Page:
San Andres. Meh.
So there we were in San Andres, Colombia. It’s a small island off of the coast of Nicaragua – almost due West (a long ways) from mainland Colombia. Mike and Laura on Gilana (from San Blas) were there and I was very happy for their company. They were enamored with San Andres. Me? Meh.
It was, certainly, our first touch with civilization for many months (excluding Cayman). To that end, we were quite happy to have access to Chinese takeout, good beer, Internet access, etc. The issue is that San Andres is a tourist trap. The kind of place that drives me insane after a couple of weeks. The antidote was Providencia – a smaller and more local island just North of San Andres.
The largest issue, though, was the lack of computer (two had taken a soaking, leaving me with none). There was a shop in San Andres and none in Providencia. That kept us in San Andres. So we dropped off both computers at a shop in San Andres. They told me it would be 4 days. To avoid boring you with the back and forth – allow me to shorten the computer story: nearly a month later I was still without a working computer. True story.
For a month we were in a constant state of limbo: it was possible we were leaving that day, possibly not. All depending upon the computer. To use a Texan expression – the computer repair shop was as useless as tits on a boar hog.
A month in limbo
So what does one do when in limbo? We drank. We ate. We provisioned. We picked up small things for the boat. We battled the watermaker and the freezer and the batteries and the lack of freshwater. We overpaid to have our clothes washed. We ate. We ate. We ate. We played lots of chess, averaging about three games a day. To blow off some steam we took a boat-break and took advantage of hotwater showers and good WiFi in a couple of hotels.
We made up games to play. One of them we called The Unicorn Hunt. Ana and I would spend a good part of the day drinking and people watching – the goal being to find a good-looking member of the opposite sex. Surprisingly it was pretty difficult in San Andres. Whereas in Cartagena, Colombia… well… I will say that Ana made a good point – apparently good-looking male Colombians are in shorter supply. The biggest issue in San Andres is that freediving is a challenge. Being that freediving is my recreation and my exercise – this was more than a minor inconvenience.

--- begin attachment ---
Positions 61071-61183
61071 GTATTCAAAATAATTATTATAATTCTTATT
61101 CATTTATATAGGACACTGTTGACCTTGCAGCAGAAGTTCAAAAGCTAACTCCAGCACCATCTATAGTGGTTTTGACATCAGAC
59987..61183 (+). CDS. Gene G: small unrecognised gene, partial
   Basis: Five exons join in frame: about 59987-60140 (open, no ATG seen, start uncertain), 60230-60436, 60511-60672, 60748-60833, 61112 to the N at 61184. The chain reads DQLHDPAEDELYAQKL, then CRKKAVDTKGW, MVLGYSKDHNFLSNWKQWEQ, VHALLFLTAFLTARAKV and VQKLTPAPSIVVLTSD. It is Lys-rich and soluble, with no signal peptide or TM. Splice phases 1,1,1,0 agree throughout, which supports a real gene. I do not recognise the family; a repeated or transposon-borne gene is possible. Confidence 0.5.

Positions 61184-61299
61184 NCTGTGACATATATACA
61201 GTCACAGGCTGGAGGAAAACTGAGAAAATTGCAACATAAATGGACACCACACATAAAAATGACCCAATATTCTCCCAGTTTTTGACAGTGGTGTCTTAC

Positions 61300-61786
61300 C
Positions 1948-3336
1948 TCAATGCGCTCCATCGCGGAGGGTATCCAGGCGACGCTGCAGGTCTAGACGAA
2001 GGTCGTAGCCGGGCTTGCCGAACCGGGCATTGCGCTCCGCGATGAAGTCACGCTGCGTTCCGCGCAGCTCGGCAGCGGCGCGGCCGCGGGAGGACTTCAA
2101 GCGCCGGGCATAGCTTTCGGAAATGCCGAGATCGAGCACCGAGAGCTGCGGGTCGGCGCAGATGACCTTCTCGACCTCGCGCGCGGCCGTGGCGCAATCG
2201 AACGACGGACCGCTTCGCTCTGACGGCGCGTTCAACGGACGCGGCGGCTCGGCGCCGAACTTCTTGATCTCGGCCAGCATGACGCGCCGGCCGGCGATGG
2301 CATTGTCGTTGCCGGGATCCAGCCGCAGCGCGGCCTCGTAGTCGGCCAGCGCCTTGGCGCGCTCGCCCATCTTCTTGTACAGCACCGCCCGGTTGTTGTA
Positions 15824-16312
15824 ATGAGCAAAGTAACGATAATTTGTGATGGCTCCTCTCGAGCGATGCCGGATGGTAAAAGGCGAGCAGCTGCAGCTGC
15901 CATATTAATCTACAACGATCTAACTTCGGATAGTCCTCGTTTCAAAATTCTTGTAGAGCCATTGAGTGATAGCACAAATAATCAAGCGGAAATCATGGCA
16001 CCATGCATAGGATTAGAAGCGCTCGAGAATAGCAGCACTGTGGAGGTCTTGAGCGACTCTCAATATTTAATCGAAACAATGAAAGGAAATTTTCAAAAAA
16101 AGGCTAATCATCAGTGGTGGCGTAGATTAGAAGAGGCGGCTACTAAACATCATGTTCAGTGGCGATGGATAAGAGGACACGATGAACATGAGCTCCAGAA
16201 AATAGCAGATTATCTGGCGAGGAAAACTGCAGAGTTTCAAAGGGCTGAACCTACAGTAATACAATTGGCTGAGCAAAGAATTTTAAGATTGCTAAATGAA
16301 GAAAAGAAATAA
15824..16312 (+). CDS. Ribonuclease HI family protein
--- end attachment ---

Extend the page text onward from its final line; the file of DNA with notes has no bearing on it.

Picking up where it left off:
Eventually, after all of the delays and fighting and waiting and frustration with the computer – I just decided to head to Bocas and skip Providencia altogether. In Bocas life would be a lot easier, though more expensive. I could put the boat in a marina and relax for a bit. In Bocas I could surf and have some semblance of a social life. There were beaches to explore. There were bars to become regulars at. New friends to make, long nights to begin.
Eventually we got one computer partially repaired and got a refund for the other and loaded everything and took off on what we knew would be a crap sail.
The trip to Bocas
Very little to say. We knew we would have about 1/2 the trip motoring. I hate motoring. But since I’d had a month in limbo in San Andres – I knew exactly what we were getting into. Well. It was much the same as far as squalls.
So I was up most of the time, avoiding and managing squalls. The other part of the time I was up paying attention to the mechanical boatstuff (which is part of the gig when you motor long distances). Eventually Bocas came into view. I was so happy.
We had a reservation at Bocas Marina. So I anchored just off of the marina, went in and cleared everything, and then tied the boat up at the dock. Now, this is the first time I have ever (willingly) put NOMAD in a marina. Marinas are for softies or for storing your boat. The kind of sailing/cruising I like to do is a polar opposite from what you see in the marinas. But all of that said – marinas are comfortable. They have hot water and plenty of it. They have WiFi and electricity and people that can work on your boat. In a marina you have neighbors (for better or worse). It’s kind of a boat-neighborhood.
Even with all of the positives of a marina, they really aren’t my cup of tea. Nonetheless I chose a marina. I chose the marina because I was tired. Tired of fighting everything. Tired of fixing everything. Tired of crap crossings. Tired of squalls. Just f*cking tired.